Western commentators seem generally mesmerised by North Korea’s quixotic behaviour. The country’s leader, Kim Jong-un, is described as “delusional”, “fruitcake”, “reckless”, and the actions of North Korea’s political/military elite as “aggressive”, “defiant” and “devoid of logic”. Such epithets explain little.
Even today, Fairfax Media describes North Korea’s most recent threat of “merciless” military strikes against the United States using potentially “cutting-edge” nuclear weapons as “lurid”.
To recap briefly on recent tensions: in December 2012 North Korea successfully launched another satellite into orbit, followed in February of this year by a third nuclear test, said to be twice as big as the 2009 test. Thereafter, the acrimony on both sides has steadily intensified.
With South Korea and the United States in the midst of joint military drills, Pyongyang declared on March 12 that the 1953 Korean War armistice was nullified. A few days later the Pentagon announced a major expansion of projected antiballistic missile interceptors along the Pacific Coast, a dangerous move if for no other reason that China itself might see it as aimed at neutralising its own deterrent.
On March 22, North Korea threatened to attack US military bases in Japan and the Pacific island of Guam in retaliation for training missions by US B-2 bombers over South Korea.
The United States responded yet again by signing an agreement with South Korea regarding possible US involvement in “local clashes and skirmishes”. Three days later it dispatched two nuclear-capable B-2 stealth bombers on a practice sortie over South Korea, by which time North Korea had cut off the remaining military hotline with South Korea.
Today, North Korea announced that it had ratified a law authorising plans for “counter-actions” against US aggression, including use of a “lighter” nuclear strike. In response, the US have moved an advanced missile defence system to Guam.
What are we to make of this unnerving sequence of events? One possible interpretation is that North Korean leaders decided to create yet another crisis only to offer to defuse it at a later date in exchange for the energy and food aid the North Korean economy sorely needs. There is evidence to suggest that earlier crises have followed a similar pattern, which may help to explain the periodic rise and fall of tensions.
But such an explanation fails to address two closely related questions: one involving the timing of the latest round of sabre rattling, and the other the fury with which it is conducted.
One thing is clear: North Korea, regardless of its belligerence, lacks the means to defeat South Korea, or to inflict any military damage on the United States.
The motive therefore lies not in the execution of any military threat but in the theatre of threat-making. The prospect of extracting international aid can only be part of the motivation. There is, after all, no guarantee that such aid will be forthcoming even if North Korea should ease its threatening posture. Even if sanctions were relaxed or if some aid did come North Korea’s way, Western economic assistance is likely to be limited, temporary or subject to potentially unacceptable conditions.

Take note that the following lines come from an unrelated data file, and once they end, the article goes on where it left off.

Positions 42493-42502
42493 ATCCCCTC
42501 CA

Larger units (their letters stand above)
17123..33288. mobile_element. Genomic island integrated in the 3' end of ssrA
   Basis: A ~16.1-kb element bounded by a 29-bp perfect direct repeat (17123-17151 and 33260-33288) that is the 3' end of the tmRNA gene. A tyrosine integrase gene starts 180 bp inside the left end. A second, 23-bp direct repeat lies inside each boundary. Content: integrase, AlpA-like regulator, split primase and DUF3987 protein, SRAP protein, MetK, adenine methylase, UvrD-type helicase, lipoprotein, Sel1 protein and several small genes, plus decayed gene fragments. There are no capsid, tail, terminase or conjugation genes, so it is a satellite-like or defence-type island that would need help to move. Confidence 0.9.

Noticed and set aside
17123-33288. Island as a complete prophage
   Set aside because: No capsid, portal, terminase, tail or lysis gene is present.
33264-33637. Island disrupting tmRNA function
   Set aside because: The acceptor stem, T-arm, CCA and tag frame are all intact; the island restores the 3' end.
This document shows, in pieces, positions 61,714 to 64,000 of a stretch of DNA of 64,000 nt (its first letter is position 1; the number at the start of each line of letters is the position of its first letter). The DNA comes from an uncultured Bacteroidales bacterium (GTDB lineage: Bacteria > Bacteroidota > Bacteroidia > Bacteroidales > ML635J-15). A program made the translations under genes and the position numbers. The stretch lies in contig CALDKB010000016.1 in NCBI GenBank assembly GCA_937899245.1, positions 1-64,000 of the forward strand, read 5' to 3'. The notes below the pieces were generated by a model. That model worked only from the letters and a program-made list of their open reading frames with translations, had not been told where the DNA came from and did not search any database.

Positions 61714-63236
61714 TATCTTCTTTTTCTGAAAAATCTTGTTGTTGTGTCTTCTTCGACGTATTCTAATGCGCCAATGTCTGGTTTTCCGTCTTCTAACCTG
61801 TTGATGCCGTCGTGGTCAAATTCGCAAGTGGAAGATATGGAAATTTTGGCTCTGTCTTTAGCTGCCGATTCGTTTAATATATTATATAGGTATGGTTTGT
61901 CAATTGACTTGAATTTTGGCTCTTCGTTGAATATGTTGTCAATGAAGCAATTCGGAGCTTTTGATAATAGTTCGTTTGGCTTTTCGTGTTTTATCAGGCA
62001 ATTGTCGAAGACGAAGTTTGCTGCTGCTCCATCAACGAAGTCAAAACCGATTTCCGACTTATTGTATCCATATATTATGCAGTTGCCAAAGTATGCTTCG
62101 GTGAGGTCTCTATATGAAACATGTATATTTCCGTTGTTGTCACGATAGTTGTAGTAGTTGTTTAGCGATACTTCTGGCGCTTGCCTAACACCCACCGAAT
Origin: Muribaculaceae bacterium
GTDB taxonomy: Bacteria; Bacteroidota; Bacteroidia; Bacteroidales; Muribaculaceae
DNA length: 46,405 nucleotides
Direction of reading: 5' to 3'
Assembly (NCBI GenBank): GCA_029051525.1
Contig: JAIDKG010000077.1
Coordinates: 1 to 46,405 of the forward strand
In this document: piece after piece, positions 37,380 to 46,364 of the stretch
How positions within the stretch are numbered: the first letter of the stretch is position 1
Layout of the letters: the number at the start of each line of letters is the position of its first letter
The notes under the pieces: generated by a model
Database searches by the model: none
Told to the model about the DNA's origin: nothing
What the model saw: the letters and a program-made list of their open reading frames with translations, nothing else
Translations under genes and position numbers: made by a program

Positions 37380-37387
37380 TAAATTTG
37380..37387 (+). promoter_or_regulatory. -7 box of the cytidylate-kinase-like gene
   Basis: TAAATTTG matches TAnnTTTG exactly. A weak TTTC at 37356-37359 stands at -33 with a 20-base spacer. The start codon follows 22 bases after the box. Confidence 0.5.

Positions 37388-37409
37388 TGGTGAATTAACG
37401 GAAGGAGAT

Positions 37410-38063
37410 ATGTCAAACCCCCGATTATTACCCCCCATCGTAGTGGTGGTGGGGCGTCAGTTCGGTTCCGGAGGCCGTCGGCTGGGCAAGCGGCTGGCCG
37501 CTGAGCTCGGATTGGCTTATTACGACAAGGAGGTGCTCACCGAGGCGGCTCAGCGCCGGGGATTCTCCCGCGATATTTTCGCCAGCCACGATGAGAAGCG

Other considerations - each relating to a different audience - have almost certainly influenced the thinking of Kim Jong-un and his associates.
There exists a perceived need to convey a clear message to the people of North Korea: the regime is strong and stable; the new leader may be youthful and inexperienced, but North Korea’s determination to expand its military capabilities is undiminished.
Pyongyang moreover wants its principal adversaries - South Korea and the United States - to be left in no doubt that it is fully determined to thwart any attempt at regime change. Developing a limited but credible nuclear deterrent is crucial to this purpose.
The final - and maybe the decisive - factor is that Pyongyang is signalling to Beijing that declining Chinese support will mean increasing North Korean belligerence. The net effect will be even higher levels of insecurity in northeast Asia, likely to be highly damaging to Chinese interests.
North Korea’s defiant posture is also likely to provoke an expanded US military presence in the region, and this cannot be to China’s liking. Simply put, Pyongyang is telling Beijing: “maintain your support, however low-key, because for you this is the lesser of two evils”.
Placed in this context, the US administration’s tit-for-tat strategy makes little sense. It risks adding fuel to the flames, and making relations with China even less predictable.
A more appropriate short-term response is for the international community, notably the United States, to ride the present storm, avoid provocations, and support Chinese diplomacy aimed at containing the dispute.
The long-term solution is to denuclearise the Korean peninsula and northeast Asia as a whole. Even a few initial steps in this direction would help ease tensions between North and South.
Diplomacy, however, is not enough. It has to be complemented by an expanding web of human contacts between North and South. If providing North Korea with an economic lifeline assists this process, then the option must be patiently embraced. The long term benefits will greatly outweigh the cost of dealing with an unpleasant and seemingly erratic regime.